High density lipoprotein; Proteomics; Mass spectrometry; Lipoprotein; Apolipoprotein; Reverse cholesterol transport; Cardiovascular disease; Protein
Apolipoprotein E (apoE) is a satiation factor, playing an important role in the regulation of food intake and body weight. We previously reported that apoE was present in the hypothalamus, but it is unclear which type of the cells in this brain area expressing apoE. In addition, hypothalamic apoE mRNA levels were significantly reduced in both genetically obese ob/ob (leptin deficient) mice and high-fat diet-induced obese (leptin resistant) rats, raising the possibility that deficient leptin signaling might be related to the change in apoE gene expression. In the present studies, using double-staining immunohistochemistry, we demonstrated that apoE is mainly present in astrocytes. To characterize the effect of leptin on apoE gene expression, ob/ob and db/db mice were treated with recombinant mouse leptin (3 μg/g daily, i.p.) or vehicle for 5 days. We found that the increased hypothalamic apoE mRNA levels occurred only in leptin-treated ob/ob, but not in pair-fed ob/ob, or db/db, mice, indicating that leptin up-regulated hypothalamic apoE gene expression depends upon an intact leptin receptor, and this effect is not related to the changes in food intake and body weight. The reduced apoE gene expression caused by fasting, which also results in relatively lower leptin level, is restored by intracerebroventricular administration of leptin. In addition, leptin was significantly less efficacious in apoE KO mice because these animals consumed more food and lost less weight following leptin treatment, compared with wild-type controls. These observations imply that apoE signaling, at least partially, mediates the inhibitory effects of leptin on feeding.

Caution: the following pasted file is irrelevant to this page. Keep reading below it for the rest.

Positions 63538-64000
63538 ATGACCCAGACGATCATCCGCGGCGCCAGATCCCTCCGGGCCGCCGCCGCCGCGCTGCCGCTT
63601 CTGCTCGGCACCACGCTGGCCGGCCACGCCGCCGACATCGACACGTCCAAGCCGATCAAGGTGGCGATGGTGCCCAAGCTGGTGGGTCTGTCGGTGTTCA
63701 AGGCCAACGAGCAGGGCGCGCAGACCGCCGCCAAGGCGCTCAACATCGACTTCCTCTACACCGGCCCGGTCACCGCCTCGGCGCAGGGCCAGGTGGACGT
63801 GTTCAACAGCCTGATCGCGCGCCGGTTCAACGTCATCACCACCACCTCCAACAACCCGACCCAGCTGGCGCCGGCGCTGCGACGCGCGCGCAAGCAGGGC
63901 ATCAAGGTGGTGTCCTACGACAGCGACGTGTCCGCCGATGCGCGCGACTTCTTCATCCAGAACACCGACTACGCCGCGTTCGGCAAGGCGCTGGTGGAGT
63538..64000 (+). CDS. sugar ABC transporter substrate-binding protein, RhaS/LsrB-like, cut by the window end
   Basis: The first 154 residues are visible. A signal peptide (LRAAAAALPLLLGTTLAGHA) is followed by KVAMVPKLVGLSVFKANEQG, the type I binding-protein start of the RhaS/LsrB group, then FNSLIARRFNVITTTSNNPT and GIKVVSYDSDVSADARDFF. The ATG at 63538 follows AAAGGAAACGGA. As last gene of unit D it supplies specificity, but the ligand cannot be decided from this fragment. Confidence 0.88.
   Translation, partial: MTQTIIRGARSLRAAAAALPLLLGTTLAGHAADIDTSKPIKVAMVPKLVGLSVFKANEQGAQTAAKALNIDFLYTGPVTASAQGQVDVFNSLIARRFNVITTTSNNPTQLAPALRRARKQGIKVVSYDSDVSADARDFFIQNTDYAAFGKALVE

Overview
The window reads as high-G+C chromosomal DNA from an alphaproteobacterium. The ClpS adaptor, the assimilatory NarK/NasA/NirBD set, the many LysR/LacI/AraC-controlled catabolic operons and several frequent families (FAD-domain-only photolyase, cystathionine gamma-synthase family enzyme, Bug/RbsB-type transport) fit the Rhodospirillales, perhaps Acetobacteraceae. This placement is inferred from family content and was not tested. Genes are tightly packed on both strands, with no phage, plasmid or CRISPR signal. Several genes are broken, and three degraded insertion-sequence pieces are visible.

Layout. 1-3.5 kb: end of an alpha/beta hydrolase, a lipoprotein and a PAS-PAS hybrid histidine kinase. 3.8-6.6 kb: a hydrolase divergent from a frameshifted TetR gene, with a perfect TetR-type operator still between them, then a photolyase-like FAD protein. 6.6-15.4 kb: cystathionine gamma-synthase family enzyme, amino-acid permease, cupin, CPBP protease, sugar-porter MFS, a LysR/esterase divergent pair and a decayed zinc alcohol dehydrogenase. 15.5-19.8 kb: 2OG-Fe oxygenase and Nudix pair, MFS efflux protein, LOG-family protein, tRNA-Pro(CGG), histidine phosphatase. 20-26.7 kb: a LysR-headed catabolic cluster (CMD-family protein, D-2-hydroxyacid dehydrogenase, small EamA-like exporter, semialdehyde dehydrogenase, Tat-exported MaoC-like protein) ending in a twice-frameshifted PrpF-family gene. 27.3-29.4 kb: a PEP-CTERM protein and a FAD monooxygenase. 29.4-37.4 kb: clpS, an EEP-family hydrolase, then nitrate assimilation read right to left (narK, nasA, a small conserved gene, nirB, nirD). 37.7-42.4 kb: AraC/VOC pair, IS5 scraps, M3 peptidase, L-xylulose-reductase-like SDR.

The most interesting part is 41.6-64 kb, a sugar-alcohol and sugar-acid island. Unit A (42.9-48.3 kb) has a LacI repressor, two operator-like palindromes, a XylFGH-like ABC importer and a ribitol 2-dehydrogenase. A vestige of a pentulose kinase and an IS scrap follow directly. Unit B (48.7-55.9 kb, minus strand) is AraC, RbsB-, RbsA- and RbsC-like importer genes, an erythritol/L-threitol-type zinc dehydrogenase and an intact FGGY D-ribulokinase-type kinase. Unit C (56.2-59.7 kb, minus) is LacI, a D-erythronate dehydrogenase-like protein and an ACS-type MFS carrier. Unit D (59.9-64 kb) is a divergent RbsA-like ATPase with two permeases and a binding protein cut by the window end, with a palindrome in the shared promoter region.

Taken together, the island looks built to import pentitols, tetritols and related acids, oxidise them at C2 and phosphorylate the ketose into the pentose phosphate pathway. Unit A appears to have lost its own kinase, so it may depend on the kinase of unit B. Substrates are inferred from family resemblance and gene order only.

apolipoprotein; food intake; obesity